We recently published a popular Translators’ Hub post detailing six important reasons for having a mentor. Hopefully we were able to convince you of a mentor’s importance to your freelance career, and in this post we’ll take a look at some of the different ways you can actually find a mentor.
Here are five different ways to locate one:
1. Search social media
No doubt you’re already active on various social media channels, but are you actively using them to seek out mentors as opposed to using them exclusively for securing new clients? By performing some quick searches and engaging other freelance translators in discussion, you’re bound to find someone who will be happy to advise you, perhaps even on an ongoing basis.
2. Browse freelance forums
Similar to social media, specialist forums provide an online environment to discover new contacts. Of course, you can guarantee that users of a translation forum will work as translators themselves — or at least be interested in the profession. This should make finding potential mentors much easier, although the scope of potential candidates will be smaller than social media channels.
At Tomedes, we’re fans of the proz.com forums, and suggest that you make it one of the first freelance forums to check out.
3. Ask your networks
If you’ve spent time working with a few clients and researching the freelance translation profession, then you probably have a few contacts that might provide suitable candidates. But if not, then it’s likely that you’re only a few steps away from finding one by using your network of contacts.
Emma Cossey of freelancelifestyle.co.uk found one of her mentors this way, and it’s possible that finding a mentor in this manner might even provide you with advice free of charge. So be sure to spend some time considering whom you know already, and you might be surprised to find that you already know of someone who could be a suitable mentor.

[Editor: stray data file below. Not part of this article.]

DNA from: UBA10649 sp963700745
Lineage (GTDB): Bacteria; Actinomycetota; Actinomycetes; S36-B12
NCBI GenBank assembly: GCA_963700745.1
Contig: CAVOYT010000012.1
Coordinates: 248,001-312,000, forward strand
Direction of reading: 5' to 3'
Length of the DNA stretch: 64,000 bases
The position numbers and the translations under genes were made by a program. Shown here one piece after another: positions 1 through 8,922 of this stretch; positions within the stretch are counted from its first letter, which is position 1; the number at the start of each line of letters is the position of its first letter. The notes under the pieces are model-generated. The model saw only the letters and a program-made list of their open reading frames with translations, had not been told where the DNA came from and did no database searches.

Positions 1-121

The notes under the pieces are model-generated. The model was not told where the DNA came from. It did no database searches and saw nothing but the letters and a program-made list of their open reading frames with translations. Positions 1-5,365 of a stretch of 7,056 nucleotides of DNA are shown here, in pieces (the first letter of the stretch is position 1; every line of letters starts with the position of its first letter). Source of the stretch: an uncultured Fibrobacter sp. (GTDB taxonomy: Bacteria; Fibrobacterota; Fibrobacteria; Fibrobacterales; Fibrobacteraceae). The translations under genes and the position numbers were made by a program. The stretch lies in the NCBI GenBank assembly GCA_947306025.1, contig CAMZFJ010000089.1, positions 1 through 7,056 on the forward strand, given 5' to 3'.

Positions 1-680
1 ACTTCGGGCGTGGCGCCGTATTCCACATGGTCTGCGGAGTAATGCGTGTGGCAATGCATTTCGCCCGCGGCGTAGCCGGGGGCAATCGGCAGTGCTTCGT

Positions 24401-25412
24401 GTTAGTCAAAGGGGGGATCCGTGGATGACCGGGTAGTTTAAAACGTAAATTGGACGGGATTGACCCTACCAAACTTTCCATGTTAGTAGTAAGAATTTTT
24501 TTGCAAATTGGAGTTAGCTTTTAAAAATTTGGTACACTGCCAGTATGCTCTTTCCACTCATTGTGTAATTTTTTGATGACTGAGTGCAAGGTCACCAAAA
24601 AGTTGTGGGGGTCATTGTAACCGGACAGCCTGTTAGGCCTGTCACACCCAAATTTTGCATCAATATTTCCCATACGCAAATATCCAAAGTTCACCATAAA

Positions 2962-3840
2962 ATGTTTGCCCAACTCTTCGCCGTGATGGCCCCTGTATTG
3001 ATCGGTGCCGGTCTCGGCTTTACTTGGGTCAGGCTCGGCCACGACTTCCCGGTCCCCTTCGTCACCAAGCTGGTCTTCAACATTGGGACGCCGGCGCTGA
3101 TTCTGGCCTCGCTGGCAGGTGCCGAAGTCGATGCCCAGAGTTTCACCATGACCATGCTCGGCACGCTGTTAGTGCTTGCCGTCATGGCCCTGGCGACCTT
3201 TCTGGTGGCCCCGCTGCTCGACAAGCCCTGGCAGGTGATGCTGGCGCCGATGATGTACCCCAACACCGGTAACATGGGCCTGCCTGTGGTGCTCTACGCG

4. Draw on your previous employer
This point is especially relevant for freelancers who used to work ‘in-house’ for a translation company, but mentors for general business matters can come from any form of previous employment.
If you were on good terms with your old boss, perhaps getting back in touch to ask for some advice over a coffee might be a good option? Alternatively, perhaps some of your co-workers are in a similar position to you and might prove helpful? Leaving your old place of work to branch out on your own doesn’t mean that you have to simply forget about your old colleagues. And chances are high that there might be some useful people to get back in touch with.
5. Hire a professional mentor
There’s a host of freelancers who work as mentors-for-hire in addition to their main line of work, and making use of these individuals’ services could be a good option for securing a skilled mentor. Whilst this is most likely a more expensive option, it can still be an incredibly good investment if you find the right person.
As with all products and services, you’ll be able to pick the mentor who best meets your needs, which isn’t always an option when using the other methods mentioned in this article. It’s also worth noting that you can bill a professional mentor’s fees as a business expense.
Hopefully this article has served as a good follow-up to the previous Hub post, and given you some tips for securing a mentor of your own. Please let us know how you found your mentor, if you have one. Or let us know how your search for one works out!